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Use of WIOD to analyse the impact of trade: employment generation vs. emissions responsibilities

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Following the debate on the implications of international trade for global climate policy, this paper assess the economic benefits gained by exporting countries in products and services for exports against the emissions generated in their production. In 2008, 24% of global GHG emissions and 20% of the employment around the world were linked to international trade. China exported 30% of emissions and hosted 37.5% of the jobs generated by trade worldwide. The European Union and the United States of America were the destination of 25% and 18.4% of the GHG emissions embedded in trade. The imports of these two regions contributed to the creation of 45% of the employment generated by international trade. This paper proposes the idea of including trade issues in international negotiations, taking into account not only the environmental burden generated by developed countries when displacing emissions to developing countries through their imports, but also the economic benefits of developing countries when releasing the emissions to produce goods delivered to developed countries. By analysing these opposing aspects, we aim to show how global emissions could be reduced effectively and with lower costs.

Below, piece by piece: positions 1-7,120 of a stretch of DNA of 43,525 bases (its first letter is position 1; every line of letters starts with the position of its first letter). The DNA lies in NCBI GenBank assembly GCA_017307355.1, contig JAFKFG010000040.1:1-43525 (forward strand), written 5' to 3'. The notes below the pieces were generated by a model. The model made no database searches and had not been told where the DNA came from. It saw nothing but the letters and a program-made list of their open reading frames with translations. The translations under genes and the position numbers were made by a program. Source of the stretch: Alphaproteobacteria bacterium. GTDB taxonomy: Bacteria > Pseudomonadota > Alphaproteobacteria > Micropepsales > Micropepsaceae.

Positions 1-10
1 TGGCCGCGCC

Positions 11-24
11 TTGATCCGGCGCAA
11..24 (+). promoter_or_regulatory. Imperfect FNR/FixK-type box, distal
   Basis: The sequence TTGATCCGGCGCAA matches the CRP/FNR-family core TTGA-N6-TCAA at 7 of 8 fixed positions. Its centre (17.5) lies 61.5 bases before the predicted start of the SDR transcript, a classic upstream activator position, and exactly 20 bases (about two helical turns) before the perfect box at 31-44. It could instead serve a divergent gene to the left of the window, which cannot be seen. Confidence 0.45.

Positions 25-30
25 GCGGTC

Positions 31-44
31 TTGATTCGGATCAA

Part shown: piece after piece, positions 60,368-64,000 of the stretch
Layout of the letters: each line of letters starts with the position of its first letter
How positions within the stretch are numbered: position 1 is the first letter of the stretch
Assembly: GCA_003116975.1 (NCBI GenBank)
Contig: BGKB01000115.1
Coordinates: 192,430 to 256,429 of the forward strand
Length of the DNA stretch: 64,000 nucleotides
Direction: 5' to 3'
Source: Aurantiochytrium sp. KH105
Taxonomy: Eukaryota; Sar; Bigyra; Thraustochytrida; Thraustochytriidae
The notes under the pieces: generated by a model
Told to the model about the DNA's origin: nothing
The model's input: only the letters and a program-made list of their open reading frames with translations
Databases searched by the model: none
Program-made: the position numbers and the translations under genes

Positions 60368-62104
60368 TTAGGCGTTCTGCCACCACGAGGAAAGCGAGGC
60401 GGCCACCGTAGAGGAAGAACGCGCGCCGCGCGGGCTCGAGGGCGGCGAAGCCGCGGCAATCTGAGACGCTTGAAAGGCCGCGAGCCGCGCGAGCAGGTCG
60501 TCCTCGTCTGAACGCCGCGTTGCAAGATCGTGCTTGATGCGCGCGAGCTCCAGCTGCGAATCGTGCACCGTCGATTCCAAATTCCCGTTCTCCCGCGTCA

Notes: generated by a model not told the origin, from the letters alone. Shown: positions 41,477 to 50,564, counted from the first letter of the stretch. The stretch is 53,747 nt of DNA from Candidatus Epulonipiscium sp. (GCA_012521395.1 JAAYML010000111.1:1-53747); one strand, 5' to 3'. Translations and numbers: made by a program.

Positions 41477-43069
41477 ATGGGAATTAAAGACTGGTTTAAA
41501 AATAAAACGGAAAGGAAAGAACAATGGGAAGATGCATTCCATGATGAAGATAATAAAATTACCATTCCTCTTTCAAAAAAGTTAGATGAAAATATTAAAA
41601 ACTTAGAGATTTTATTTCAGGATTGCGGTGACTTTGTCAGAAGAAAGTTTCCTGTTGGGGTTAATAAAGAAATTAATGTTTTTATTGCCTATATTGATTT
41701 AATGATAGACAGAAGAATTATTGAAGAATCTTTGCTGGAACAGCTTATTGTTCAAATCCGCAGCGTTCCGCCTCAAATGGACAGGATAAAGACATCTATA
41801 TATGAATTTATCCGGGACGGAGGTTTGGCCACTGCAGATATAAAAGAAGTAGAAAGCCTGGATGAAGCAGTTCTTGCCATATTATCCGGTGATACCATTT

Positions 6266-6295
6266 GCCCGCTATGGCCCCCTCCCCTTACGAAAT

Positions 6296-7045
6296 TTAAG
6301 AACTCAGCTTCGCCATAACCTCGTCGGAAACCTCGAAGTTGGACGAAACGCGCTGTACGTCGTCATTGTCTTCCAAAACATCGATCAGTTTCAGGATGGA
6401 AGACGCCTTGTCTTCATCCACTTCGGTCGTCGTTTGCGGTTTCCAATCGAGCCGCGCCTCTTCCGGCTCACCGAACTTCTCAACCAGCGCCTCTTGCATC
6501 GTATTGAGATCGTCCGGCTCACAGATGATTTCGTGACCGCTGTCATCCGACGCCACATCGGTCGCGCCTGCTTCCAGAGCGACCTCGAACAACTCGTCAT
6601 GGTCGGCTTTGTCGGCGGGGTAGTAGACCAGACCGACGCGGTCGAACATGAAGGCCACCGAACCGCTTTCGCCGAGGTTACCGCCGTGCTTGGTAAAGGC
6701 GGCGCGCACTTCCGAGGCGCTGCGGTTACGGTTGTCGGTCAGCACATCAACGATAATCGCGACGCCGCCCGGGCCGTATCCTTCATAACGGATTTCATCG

Suggested Citation

  • Valeria Andreoni & Arto Inaki & Jose Manuel Rueda Cantuche & Genty Aurelien & Villanueva Krzyzaniak Alejandro & Ignazio Mongelli, 2012. "Use of WIOD to analyse the impact of trade: employment generation vs. emissions responsibilities," JRC Working Papers JRC74559, Joint Research Centre (Seville site).
  • Handle: RePEc:ipt:iptwpa:jrc74559
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    More about this item

    Keywords

    Employment; Greenhouse gas emissions; Multiregional Input-Output Model.;

    JEL classification:

    • F24 - International Economics - - International Factor Movements and International Business - - - Remittances
    • Q56 - Agricultural and Natural Resource Economics; Environmental and Ecological Economics - - Environmental Economics - - - Environment and Development; Environment and Trade; Sustainability; Environmental Accounts and Accounting; Environmental Equity; Population Growth

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